Job Satisfaction Survey And TEFL

I recently spotted an article about job satisfaction, and which jobs the most recent General Social Survey – in which researchers randomly select and interviews more than 27,000 people representing a cross section of the US – found to be associated with job satisfaction. First, I’ll give you my take on what elements of EFL I find satisfying, then I’ll share my “official opinion” as a Sociology undergrad on the survey results.

What elements of EFL are satisfying? I think, like with all jobs, it depends on exactly what you’re doing…and probably on your own personality and perspective. For me, it’s satisfying to interact with people on a personal level and share ideas. EFL also of course includes the possibility of living abroad and experiencing different cultures, which, probably needless to say, I enjoy. I also value the way that EFL teachers are in a position to be creative and find innovative ways to convey, teach, or practice different elements of language. How often I get to do this varies, but in general I like that the potential is there.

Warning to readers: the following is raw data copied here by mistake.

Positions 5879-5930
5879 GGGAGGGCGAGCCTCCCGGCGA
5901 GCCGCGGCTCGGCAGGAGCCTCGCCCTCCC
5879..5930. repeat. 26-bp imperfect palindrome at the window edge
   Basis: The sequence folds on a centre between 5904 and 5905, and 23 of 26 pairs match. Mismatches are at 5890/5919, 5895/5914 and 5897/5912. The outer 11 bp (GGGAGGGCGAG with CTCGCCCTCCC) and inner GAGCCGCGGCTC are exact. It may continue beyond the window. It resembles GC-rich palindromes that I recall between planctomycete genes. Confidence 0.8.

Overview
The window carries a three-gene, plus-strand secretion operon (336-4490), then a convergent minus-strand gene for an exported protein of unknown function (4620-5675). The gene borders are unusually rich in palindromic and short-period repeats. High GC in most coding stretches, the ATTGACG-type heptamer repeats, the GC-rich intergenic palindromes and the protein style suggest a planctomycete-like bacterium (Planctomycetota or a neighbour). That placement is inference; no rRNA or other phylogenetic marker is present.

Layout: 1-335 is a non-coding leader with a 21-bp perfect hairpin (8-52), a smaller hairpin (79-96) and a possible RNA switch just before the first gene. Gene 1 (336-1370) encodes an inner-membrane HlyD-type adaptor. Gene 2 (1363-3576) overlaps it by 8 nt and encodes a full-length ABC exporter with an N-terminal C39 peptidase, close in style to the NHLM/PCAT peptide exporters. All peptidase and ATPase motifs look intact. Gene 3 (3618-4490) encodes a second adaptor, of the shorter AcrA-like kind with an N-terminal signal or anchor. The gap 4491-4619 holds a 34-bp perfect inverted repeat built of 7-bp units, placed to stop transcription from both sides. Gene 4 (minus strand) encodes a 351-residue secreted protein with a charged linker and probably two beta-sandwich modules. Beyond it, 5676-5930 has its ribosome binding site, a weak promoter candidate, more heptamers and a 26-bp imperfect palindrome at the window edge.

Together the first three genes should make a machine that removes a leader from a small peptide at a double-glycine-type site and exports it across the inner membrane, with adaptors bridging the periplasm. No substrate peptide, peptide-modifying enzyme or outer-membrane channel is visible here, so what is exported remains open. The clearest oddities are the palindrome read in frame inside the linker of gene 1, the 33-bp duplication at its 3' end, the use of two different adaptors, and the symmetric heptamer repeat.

The top ten jobs (meaning the ten where the most people said they were “very satisfied” with the job) according to the General Social Survey are:

Physical therapists
Special education teachers
Education administrators
Painters and sculptors
Security and financial services salespersons
Operating engineers
Office supervisors

Interestingly, looking at the “happiness results” – presumably determined by answers to general questions on happiness, rather than by directly asking people about their level of job satisfaction – the jobs held by the happiest people were:

Transportation ticket and reservation agents
Housekeepers and butlers
Hardware/building supplies salespersons
Mechanics and repairers
Special education teachers
Actors and directors
Science technicians

I find it intriguing (but not surprising) that this is a quite different list; I personally think it’s tied to the idea that, contrary to the beliefs or words of many people, it’s not a job – even a “good” one which gives high job satisfaction – that makes people happy in general. If it were, the second category would be identical to the first. What does make people happy? I think it’s a number of things and possibly the way we look at them, and I look at this conclusion as a positive one: you don’t need a certain job to be happy.

What parts of teaching EFL bring you job satisfaction?